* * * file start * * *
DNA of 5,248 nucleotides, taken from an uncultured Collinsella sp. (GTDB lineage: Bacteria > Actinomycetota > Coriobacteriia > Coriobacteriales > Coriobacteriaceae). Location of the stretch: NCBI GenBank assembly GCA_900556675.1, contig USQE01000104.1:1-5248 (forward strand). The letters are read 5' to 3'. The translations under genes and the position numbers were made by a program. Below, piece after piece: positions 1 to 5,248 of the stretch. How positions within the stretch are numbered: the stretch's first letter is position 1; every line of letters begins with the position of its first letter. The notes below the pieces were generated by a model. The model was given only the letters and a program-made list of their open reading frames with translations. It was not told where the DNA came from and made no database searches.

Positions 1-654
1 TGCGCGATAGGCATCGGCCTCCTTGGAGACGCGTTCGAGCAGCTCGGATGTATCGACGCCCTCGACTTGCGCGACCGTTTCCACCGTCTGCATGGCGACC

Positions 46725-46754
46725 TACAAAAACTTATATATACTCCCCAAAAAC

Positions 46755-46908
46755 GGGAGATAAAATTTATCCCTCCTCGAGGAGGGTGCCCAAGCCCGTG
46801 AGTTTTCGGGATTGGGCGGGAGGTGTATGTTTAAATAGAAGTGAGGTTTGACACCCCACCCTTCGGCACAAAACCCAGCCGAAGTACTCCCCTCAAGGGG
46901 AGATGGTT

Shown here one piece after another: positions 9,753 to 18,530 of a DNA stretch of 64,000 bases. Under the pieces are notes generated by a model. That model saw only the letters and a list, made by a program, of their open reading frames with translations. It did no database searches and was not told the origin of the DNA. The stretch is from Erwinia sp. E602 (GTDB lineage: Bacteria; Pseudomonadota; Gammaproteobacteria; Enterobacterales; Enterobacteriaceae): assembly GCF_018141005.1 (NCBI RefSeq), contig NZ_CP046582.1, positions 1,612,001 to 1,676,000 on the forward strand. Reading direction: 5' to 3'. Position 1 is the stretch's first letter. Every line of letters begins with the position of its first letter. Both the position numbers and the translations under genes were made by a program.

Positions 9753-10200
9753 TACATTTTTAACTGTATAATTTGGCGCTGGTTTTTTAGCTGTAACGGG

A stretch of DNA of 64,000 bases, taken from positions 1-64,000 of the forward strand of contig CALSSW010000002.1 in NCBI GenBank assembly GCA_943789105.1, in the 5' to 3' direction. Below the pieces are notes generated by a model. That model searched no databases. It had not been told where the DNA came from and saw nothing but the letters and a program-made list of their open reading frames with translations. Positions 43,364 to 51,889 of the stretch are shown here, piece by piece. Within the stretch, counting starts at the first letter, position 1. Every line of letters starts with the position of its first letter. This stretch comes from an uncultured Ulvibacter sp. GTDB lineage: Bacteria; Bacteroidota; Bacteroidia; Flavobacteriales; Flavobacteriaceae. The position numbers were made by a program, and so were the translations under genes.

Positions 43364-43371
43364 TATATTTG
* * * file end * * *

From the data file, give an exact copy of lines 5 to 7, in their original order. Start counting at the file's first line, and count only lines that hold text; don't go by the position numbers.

46725 TACAAAAACTTATATATACTCCCCAAAAAC

Positions 46755-46908
46755 GGGAGATAAAATTTATCCCTCCTCGAGGAGGGTGCCCAAGCCCGTG